Warne’s radical plans to help bowlers in saliva-free cricket
Spin king Shane Warne says banning bowlers using saliva to shine the ball could swing cricket in favour of batsmen and make the game less competitive.
Warne said if the International Cricket Council enforced the ban, attention needed to be given as to how to keep it a fair competition between bat and ball.
Warne, who is on the Marylebone Cricket Club's world cricket committee which can propose changes to the sport's laws, suggested a range of ideas could be considered including reducing the number of overs between new balls, using a weighted ball, or leaving more grass on the pitch so the ball seamed more.
"If we have a ball that does not do anything, batting is going to become a lot easier," Warne said, while launching a new hair loss advice website (www.hairloss.com.au) for Advanced Hair Studio.
"Maybe they could look at bringing forward the new ball from 80 overs to maybe 60 overs or 50 overs.
"I threw out there maybe we could have a weighted ball on one side, like the old taped tennis balls, so you don't have to use saliva.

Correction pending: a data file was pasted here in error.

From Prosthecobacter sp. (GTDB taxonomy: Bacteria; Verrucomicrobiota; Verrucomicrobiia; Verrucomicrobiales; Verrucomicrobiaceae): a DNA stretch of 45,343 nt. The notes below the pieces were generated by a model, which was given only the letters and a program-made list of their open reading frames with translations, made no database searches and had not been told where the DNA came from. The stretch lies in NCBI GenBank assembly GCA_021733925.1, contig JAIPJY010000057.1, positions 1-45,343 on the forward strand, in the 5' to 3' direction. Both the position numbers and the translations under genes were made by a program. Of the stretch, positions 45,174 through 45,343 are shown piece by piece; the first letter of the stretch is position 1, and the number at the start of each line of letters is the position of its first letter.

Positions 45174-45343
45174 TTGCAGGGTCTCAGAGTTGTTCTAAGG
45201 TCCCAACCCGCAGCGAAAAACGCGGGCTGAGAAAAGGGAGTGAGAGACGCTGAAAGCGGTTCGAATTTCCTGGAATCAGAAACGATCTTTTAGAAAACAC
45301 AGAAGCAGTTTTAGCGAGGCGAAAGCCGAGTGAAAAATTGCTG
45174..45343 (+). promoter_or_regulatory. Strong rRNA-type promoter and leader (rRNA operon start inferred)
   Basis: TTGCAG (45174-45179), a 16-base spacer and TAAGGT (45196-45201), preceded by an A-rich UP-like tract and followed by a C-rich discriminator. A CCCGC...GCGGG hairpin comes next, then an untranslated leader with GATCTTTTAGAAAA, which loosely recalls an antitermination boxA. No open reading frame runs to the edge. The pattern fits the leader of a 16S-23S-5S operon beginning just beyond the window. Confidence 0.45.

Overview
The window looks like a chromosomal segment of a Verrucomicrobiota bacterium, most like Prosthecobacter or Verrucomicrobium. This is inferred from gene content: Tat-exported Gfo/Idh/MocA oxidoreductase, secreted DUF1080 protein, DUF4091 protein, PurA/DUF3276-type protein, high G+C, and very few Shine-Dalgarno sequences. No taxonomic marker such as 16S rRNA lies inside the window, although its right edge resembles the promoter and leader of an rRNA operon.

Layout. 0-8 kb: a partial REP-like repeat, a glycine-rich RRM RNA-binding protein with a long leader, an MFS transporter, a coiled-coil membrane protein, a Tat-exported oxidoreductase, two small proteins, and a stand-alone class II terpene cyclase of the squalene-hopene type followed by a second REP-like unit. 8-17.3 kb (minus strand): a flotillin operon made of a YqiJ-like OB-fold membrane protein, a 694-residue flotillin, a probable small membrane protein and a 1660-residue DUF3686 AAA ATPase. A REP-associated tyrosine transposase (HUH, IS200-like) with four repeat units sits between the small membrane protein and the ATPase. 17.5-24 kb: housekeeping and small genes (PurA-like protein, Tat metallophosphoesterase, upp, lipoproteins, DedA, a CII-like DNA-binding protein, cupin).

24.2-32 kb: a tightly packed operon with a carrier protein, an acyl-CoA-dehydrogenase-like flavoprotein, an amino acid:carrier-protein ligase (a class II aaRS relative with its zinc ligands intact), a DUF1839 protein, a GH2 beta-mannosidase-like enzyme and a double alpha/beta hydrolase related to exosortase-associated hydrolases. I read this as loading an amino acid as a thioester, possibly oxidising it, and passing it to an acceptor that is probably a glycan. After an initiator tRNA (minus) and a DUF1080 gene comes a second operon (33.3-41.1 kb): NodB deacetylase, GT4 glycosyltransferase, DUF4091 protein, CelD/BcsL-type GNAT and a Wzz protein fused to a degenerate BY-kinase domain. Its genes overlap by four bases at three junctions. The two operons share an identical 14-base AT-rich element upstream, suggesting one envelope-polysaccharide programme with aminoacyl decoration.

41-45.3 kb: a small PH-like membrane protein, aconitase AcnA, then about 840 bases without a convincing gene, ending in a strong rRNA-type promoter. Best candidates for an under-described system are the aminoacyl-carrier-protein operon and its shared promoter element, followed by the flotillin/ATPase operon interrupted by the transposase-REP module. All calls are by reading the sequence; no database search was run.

"If you can't polish up the ball maybe they are going to leave more grass on the pitch which will mean the ball will seam more.
"All we want to see in any sport is a competition. We want to see it fair. For me, to have it fair between bat and ball is a priority. How they are going to do that, I don't know.
"I would think the bat is going to dominate if you are not allowed to polish the ball up."
The ICC heard medical advice earlier this month that suggests it is highly unlikely coronavirus can be transmitted through sweat, but there is an elevated risk through saliva.
The ICC will decide if the use of saliva will be banned in June.
Originally published as Warnie's radical plans to help bowlers in saliva-free cricket